It is now for me to use my faith and hope in my Savior to ask for that succor and those miracles and blessings that our family so needs at this time. It is through our faith that our family has hope.

Elder Oaks talked about priesthood blessings for the sick. Many of us didn't not get to hear this talk since he gave it in the Priesthood session, but I urge you to read it, it is powerful.

He talks about five parts of blessings of the sick, but I will only talk about two: Faith & The will of the Lord.
"Faith is essential for healing by the powers of heaven. The Book of Mormon even teaches that “if there be no faith among the children of men God can do no miracle among them”. In a notable talk on administering to the sick, President Spencer W. Kimball said: “The need of faith is often underestimated. The ill one and the family often seem to depend wholly on the power of the priesthood and the gift of healing that they hope the administering brethren may have, whereas the greater responsibility is with him who is blessed. . . . The major element is the faith of the individual when that person is conscious and accountable. ‘Thy faith hath made thee whole’ was repeated so often by the Master that it almost became a chorus.”

As Elder Andersen taught us, it is through obedience and our righteousness that we build up our faith in Jesus Christ. And it is through that faith that we gain hope. I do not think I could walk this path that the Lord has asked me to walk without hope. It is too much to ask of anyone. There has been too much sadness and trials in my life to continue, or so the world tells me, but like Job I have faith enough to hope for better things. And if not in this life in the next. I do not want to miss it.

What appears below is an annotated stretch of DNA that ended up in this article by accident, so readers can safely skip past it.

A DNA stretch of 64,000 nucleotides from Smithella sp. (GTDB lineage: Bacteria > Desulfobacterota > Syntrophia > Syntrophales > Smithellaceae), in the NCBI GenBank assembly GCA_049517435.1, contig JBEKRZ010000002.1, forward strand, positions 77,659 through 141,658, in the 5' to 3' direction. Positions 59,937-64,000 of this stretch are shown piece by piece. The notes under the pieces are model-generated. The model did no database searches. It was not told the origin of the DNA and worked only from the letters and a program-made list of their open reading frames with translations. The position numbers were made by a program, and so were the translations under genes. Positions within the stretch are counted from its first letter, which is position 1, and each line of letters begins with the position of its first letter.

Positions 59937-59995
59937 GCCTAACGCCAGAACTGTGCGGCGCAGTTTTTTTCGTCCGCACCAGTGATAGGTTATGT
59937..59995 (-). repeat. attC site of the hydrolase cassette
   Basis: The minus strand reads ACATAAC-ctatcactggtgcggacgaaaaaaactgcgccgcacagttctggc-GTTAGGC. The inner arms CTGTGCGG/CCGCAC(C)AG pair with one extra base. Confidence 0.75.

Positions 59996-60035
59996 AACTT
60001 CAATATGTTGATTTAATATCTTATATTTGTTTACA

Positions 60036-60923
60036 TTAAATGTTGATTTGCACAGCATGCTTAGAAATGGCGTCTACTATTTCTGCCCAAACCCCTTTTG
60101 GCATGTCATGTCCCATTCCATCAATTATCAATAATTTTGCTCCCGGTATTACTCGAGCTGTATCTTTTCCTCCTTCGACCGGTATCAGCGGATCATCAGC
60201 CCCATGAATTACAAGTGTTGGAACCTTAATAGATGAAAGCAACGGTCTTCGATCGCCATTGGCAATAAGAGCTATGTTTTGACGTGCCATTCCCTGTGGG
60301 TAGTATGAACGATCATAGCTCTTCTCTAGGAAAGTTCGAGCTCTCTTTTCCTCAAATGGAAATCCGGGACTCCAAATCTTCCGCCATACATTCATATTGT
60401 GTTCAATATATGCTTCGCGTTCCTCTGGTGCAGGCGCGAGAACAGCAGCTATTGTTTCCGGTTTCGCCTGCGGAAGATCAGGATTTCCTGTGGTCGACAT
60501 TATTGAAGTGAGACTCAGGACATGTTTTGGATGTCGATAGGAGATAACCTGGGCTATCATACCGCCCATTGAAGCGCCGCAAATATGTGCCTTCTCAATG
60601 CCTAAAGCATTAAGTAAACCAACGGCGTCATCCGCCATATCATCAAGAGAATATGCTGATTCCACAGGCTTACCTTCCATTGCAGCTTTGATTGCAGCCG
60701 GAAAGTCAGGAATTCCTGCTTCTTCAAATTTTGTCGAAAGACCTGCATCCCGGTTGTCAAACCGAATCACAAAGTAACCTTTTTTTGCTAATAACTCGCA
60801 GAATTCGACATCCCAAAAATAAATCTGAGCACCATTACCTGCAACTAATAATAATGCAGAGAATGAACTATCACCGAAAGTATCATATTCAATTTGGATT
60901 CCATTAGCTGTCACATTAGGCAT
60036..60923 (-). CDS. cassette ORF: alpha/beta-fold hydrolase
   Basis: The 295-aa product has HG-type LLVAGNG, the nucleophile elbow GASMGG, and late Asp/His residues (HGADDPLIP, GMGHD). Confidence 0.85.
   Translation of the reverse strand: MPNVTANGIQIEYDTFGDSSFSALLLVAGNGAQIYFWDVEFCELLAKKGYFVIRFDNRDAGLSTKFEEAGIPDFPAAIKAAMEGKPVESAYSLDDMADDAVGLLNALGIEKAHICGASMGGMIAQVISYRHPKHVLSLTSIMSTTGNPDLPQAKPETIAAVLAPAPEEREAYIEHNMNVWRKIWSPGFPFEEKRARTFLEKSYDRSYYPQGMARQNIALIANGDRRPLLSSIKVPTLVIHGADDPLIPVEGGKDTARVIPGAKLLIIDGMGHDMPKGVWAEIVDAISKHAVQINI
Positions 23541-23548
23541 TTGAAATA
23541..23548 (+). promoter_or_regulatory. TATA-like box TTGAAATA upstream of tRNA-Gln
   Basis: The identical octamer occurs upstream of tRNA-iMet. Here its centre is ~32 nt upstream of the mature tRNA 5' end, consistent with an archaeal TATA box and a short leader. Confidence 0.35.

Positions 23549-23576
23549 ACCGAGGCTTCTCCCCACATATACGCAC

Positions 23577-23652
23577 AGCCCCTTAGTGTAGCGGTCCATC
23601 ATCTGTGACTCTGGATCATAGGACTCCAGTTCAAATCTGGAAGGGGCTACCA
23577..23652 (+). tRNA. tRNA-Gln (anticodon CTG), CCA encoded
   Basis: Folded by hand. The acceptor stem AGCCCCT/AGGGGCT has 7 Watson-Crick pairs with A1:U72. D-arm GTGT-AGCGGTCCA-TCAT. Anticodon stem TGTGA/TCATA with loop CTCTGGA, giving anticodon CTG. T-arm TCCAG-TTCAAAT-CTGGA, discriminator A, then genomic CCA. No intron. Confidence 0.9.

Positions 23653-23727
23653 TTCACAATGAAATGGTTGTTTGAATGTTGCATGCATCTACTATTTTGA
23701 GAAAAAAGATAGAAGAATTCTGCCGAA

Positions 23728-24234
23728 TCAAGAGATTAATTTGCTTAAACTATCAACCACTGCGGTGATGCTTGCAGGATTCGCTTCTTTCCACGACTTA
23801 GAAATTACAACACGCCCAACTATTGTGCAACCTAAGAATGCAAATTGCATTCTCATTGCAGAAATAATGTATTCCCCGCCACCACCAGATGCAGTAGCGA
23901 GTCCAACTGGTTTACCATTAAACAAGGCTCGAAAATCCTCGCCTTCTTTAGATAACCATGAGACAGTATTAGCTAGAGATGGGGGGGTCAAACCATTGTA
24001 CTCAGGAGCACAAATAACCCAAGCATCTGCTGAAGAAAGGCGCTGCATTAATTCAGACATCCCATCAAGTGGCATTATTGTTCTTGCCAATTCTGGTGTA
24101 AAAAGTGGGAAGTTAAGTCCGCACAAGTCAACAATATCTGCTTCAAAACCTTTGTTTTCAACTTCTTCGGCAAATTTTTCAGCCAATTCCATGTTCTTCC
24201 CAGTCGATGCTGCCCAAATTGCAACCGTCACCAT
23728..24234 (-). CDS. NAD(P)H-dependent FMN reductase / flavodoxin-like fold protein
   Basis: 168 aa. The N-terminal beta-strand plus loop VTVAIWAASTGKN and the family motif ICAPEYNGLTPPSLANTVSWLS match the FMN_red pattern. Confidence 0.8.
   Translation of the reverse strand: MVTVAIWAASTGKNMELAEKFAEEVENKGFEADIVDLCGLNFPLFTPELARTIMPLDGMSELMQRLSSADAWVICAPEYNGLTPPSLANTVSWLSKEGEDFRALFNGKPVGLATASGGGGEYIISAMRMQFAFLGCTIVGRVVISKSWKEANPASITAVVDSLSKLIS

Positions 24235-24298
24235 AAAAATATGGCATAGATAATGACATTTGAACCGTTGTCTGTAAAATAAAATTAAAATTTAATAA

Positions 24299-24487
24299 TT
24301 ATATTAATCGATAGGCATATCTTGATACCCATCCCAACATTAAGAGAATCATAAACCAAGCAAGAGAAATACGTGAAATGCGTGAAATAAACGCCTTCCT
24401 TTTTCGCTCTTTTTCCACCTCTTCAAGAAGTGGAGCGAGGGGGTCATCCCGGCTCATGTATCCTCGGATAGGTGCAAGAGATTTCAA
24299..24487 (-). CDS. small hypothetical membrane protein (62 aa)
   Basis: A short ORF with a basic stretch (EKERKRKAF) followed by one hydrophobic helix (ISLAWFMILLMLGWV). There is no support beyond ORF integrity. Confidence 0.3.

Aligning my will with the Lord's is one of the most difficult things I have ever done. I don't know why for over 40 plus years I have fought him over this--I always lose, but I continue to question his time table. Our natural man asks the "why?" questions and our spiritual man asks the "what now?" questions of the Lord. Or better yet, they reply, "Here am I, send me." or as Nephi said, "I will go and do…"

Elder Oaks said, "As children of God, knowing of His great love and His ultimate knowledge of what is best for our eternal welfare, we trust in Him. The first principle of the gospel is faith in the Lord Jesus Christ, and faith means trust."

I have faith. I have faith that he truly did suffer the pains of cancer, the heart break of motherhood and the heart break of losing those you love.
I have trust. I can trust that his will is the will that I need to align myself with but I must first ask to know his will.
I have hope. Hope that no matter where this journey takes me here on earth, I know where it will end in heaven. I know that I will be sitting in one of those chairs with the others in my family who have held to the Iron Rod and lived righteously and joyously here on earth. My one wish is that those whom I love so dearly, my husband and my children will be there too. I know that my sister, my mother and my father-in-law are there waiting for us to finish our earthly mission and to take our seats at the table. My one wish is that my children will hold to the Rod, taste the fruit and have their feet firmly planted on the Rock of their Redeemer.
In the name of Jesus Christ. Amen.